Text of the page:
The bill of complaint alleges that A. F. Merrill died intestate on November 5, 1940, and left surviving a widow, Annie R. Merrill, and three children (James T. Merrill, Manine Merrill Zera and Mary Merrill Johnson), who are parties to this suit. On December 5, 1940, the said Annie R. Merrill was appointed administratrix of the estate of A. F. Merrill. As such administratrix she took over possession of all the property of decedent, and on February 3, 1941, she filed an inventory of all the real and personal property of the estate showing a valuation of $31,760.27 for the personalty and $47,286 for the realty, or a total of $79,046.27. The bill alleges that she made no distribution, but added to the estate the dividends, income, profits and accretions; that she made no final settlement of her administration and was not discharged as administratrix, nor was dower or homestead set apart to her. Annie R. Merrill died intestate on July 26, 1951, leaving surviving as her sole heirs and distributees the three children named above. That on September 4, 1951, James T. Merrill was appointed administrator of the estate of A. F. Merrill and on the same day was also appointed administrator of the estate of Annie R. Merrill. In applying for letters of administration of the estate of A. F. Merrill, James T. Merrill alleged in his petition that the personal and real property of said estate were worth $80,000; and his petition for letters on the estate of Annie R. Merrill alleged that she had stocks and bonds of the value of $15,000. That although six months had expired since the grant of such letters he had failed to file accounts and vouchers for final settlement of the administration of A. F. Merrill's estate by the said Annie R. Merrill as administratrix, as he is required to do by section 320, Title 61, Code, and has failed to account as administrator de bonis non of the estate of A. F. Merrill, and has made no distribution of the assets; and that the children are entitled to an accounting and distribution of the estate. Neither estate owes any debts.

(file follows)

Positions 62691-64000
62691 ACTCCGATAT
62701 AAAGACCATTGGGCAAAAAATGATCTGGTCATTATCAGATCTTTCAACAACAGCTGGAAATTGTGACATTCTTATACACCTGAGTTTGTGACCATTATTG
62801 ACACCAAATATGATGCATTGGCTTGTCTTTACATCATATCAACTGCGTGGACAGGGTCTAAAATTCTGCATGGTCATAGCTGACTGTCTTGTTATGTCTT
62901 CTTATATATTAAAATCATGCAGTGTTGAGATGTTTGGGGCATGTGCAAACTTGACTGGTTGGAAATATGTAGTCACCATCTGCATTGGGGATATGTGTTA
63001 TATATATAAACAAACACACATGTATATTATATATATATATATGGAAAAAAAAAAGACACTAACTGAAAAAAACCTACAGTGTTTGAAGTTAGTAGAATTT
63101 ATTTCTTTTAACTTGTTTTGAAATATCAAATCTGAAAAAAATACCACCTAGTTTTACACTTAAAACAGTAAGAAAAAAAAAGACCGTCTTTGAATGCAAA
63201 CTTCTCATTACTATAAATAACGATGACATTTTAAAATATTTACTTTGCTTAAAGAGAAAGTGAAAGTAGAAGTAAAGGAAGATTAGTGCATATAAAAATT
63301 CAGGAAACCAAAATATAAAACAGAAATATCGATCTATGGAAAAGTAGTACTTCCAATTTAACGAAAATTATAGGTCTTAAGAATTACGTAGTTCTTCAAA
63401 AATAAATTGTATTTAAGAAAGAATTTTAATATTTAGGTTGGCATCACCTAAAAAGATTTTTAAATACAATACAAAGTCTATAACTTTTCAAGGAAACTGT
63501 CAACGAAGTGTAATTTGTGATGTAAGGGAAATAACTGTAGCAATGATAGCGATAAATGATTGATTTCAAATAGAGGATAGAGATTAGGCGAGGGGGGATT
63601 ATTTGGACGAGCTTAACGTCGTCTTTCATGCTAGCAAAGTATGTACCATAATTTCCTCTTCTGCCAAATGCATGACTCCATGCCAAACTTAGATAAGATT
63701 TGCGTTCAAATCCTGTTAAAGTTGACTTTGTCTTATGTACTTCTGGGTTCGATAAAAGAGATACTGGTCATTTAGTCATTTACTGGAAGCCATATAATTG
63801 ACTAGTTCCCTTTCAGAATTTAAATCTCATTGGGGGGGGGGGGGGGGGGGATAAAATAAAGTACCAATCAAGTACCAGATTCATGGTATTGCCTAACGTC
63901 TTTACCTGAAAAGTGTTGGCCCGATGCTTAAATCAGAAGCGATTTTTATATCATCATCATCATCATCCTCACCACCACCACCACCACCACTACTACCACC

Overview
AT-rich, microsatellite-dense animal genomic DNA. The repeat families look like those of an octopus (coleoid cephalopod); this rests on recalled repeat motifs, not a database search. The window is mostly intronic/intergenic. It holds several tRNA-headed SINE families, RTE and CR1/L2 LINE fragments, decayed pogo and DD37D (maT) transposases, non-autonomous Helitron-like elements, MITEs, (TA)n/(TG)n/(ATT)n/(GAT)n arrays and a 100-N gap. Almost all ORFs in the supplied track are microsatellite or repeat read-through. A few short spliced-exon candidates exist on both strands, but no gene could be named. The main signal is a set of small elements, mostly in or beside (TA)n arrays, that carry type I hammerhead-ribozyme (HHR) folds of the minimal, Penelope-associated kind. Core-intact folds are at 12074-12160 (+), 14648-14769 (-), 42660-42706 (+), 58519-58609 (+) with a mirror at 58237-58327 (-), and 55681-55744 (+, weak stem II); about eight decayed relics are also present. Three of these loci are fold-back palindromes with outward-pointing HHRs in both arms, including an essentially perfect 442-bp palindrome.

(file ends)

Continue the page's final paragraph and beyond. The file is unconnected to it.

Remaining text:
The bill then alleges (in paragraph 10) that on April 1, 1952, the said James T. Merrill obtained from complainant, Manine Merrill Zera, a statutory warranty deed executed by her conveying to him all her right, title, interest and claim in and to all the real property described in the bill as that owned by A. F. Merrill at the time of his death, for a consideration of $5,000 then paid to her. On the same day the said James T. Merrill obtained from complainant as a part of the transaction in which the deed to the realty was obtained, a bill of sale conveying to him for a consideration of $5,000 all of her right, title, interest and claim in and to all the personal assets and property of the said A. F. Merrill, deceased. The bill alleges that the value of the real and personal property belonging to the estate of A. F. Merrill and his heirs was at that time worth approximately $225,000, of which $55,000 was personal and $170,000 real estate. The bill then alleges that said deed and bill of sale were procured by fraud, and set out in detail in what the fraud consisted. We do not deem it necessary or material to set out those details. But it is sufficient to say that the allegations fully meet the requirements of our many cases in that respect. Although appellant contends they are not sufficient, we do not think it necessary to analyze the bill in that respect. The question is discussed and analyzed in respects here pertinent in many of our cases, among them Groover v. Darden, 259 Ala. 607, 68 So.2d 28; Milliner v. Grant, 253 Ala. 475, 45 So.2d 314; Floyd v. Green, 238 Ala. 42, 188 So. 867; Walling v. Thomas, 133 Ala. 426, 31 So. 982.